We also used the cohort to conduct a nested case–control study. Considering pathological diagnosis as the gold standard, the diagnostic evaluation indices and the evaluation of consistency with pathological diagnosis in the DL group were better than those in the endoscopist group. Therefore, the DL model of CAG has better ability to detect CAG and identify CNAG. Those diagnosed as positive by the DL model have a greater probability of having CAG. Those diagnosed as negative by the DL model have a greater probability of having CNAG. The AUC for the DL model was > 0.9, indicating high diagnostic accuracy. The Kappa value for the DL model was > 0.8, showing good consistency with the pathological diagnosis.

There are some limitations of our study. First, because it was an exploratory study, our exclusion criteria were strict to avoid risks to patients. We excluded patients with endoscopic lesions other than chronic gastritis, such as peptic ulcers and gastrointestinal malignant tumors, as well as patients with chronic medical histories, such as hypertension, diabetes, coronary heart disease and cerebrovascular disease, which resulted in a certain bias in the sample enrolled in the cohort. After obtaining the successful experience of this study, we will include a broader range of patients with chronic gastritis complicated with other endoscopic lesions and with chronic diseases in our future cohorts to further scientifically verify our model. Second, we conducted a nested case–control study with this cohort, considering pathological diagnosis as the gold standard to verify the diagnostic evaluation indices of our model and its consistency with pathological diagnosis. Due to the short study period and insufficiently large cohort, although the sample size met the standards of statistical efficiency, the baseline data of the CAG group and the CNAG group were not completely equal, so the evaluation indices calculated were biased to some extent. In the future, we will continue to expand our cohort, strictly match the baseline data of the CAG group and the CNAG group and recalculate and correct our evaluation indices.. Third, as this is an exploratory study, we conducted the study with a single-center cohort. The enrolled cases were only representative of this region and may have selection bias. In futures stages, we will include additional regions for a multicenter study so as to make our research results more broadly representative.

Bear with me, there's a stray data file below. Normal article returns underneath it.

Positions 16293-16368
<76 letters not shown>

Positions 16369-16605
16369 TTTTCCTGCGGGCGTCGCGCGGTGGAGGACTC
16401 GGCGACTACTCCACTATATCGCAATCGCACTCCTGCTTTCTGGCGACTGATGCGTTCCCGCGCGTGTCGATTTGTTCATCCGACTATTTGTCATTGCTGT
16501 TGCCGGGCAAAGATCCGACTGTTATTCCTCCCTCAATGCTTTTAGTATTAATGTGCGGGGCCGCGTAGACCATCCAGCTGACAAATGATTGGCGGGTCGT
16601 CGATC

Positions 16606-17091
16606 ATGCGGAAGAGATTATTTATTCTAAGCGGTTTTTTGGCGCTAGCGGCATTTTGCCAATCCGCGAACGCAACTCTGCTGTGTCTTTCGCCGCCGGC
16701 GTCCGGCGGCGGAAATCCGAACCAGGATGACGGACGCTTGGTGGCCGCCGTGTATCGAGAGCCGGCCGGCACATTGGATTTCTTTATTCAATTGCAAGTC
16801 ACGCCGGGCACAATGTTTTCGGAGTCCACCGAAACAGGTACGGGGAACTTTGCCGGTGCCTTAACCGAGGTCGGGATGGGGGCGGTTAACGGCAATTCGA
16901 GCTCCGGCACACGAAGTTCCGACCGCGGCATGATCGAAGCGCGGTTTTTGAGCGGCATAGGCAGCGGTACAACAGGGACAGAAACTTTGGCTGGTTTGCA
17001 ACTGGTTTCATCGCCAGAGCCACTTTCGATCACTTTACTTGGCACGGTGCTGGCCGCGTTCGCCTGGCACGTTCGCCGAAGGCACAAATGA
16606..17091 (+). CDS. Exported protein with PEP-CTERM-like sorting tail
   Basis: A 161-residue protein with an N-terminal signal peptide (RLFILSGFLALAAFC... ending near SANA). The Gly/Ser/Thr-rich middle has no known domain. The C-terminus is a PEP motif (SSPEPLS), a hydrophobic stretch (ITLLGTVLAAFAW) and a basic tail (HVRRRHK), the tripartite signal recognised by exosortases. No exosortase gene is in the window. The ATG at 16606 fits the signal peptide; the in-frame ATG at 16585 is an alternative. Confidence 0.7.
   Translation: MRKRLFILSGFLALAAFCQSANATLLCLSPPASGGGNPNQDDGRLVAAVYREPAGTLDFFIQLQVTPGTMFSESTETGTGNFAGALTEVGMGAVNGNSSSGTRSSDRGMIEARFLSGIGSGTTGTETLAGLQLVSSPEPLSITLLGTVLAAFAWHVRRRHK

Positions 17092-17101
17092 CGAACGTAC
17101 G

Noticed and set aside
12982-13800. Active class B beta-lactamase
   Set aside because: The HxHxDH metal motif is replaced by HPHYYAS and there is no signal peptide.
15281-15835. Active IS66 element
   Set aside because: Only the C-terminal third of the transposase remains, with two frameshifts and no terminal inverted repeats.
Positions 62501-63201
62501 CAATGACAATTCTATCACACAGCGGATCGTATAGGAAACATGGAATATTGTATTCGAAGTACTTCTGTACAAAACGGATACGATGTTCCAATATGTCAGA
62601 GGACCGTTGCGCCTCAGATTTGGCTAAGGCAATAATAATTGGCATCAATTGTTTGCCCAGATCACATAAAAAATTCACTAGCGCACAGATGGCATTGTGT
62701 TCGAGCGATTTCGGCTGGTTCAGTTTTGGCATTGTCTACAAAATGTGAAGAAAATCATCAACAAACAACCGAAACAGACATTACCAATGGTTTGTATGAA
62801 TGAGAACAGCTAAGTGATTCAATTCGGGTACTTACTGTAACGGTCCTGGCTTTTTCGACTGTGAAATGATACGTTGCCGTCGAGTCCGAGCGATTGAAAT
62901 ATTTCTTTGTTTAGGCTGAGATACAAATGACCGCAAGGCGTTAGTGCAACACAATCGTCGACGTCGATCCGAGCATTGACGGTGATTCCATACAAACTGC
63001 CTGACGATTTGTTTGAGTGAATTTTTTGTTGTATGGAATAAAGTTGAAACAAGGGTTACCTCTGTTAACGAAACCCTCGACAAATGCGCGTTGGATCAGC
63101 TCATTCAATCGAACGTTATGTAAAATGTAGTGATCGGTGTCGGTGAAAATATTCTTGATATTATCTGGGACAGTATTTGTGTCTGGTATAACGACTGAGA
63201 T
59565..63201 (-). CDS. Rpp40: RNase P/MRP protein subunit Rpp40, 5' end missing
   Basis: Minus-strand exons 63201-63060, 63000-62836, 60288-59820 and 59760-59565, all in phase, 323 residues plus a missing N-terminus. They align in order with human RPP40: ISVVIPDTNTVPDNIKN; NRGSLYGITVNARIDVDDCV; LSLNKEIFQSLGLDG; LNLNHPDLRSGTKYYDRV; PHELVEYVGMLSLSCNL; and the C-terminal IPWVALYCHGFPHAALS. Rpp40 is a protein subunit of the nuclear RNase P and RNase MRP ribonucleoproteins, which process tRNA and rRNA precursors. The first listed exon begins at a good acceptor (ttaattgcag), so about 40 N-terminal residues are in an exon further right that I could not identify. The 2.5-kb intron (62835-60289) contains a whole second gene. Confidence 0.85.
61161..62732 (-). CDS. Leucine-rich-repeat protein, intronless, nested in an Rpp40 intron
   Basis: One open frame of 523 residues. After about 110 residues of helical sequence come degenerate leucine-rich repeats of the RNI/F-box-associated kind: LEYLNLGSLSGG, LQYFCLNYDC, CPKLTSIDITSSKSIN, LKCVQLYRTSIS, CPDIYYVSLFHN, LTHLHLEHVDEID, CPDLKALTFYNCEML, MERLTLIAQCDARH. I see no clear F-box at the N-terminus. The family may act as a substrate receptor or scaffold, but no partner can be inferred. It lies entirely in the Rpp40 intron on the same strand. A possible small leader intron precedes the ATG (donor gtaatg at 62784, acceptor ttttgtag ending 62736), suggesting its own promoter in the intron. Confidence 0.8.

Conclusion

Our prospective cohort study suggested that the DL-based real-time video monitoring diagnostic model for endoscopic CAG could improve the diagnosis rate of endoscopic CAG compared with that of endoscopists and could better assist endoscopists in the diagnosis of endoscopic CAG.

Availability of data and materials

The dataset generated and analyzed during the study is stored in a secure localized database but is available from the corresponding author in an anonymous format on reasonable request.

Abbreviations

CAG:

Chronic atrophic gastritis

DL:

Deep learning

AI:

Artificial intelligence

CNAG:

Chronic nonatrophic gastritis

CNN:

Convolutional neural network

ROC:

Receiver operating characteristic

CAD:

Computer-aided diagnosis

NBI:

Narrow band imaging

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QZ and TC wrote the main manuscript text and prepared the tables and figures. All the authors had access to the study data, they had reviewed and approved the final manuscript. All authors read and approved the final manuscript.

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Correspondence to Tianyu Chi.

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The study protocol was done in accordance to the ethical guidelines of the 1975 Helsinki Declaration. This study protocol was approved by the ethics committee of Xuanwu Hospital of Capital Medical University. Informed consent was obtained from each patient included in the study, which was approved by the ethics committee at our hospital.

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Zhao, Q., Chi, T. Deep learning model can improve the diagnosis rate of endoscopic chronic atrophic gastritis: a prospective cohort study. BMC Gastroenterol 22, 133 (2022). https://doi.org/10.1186/s12876-022-02212-1

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Keywords

  • Artificial intelligence
  • Deep learning
  • Gastroscopy
  • Chronic atrophic gastritis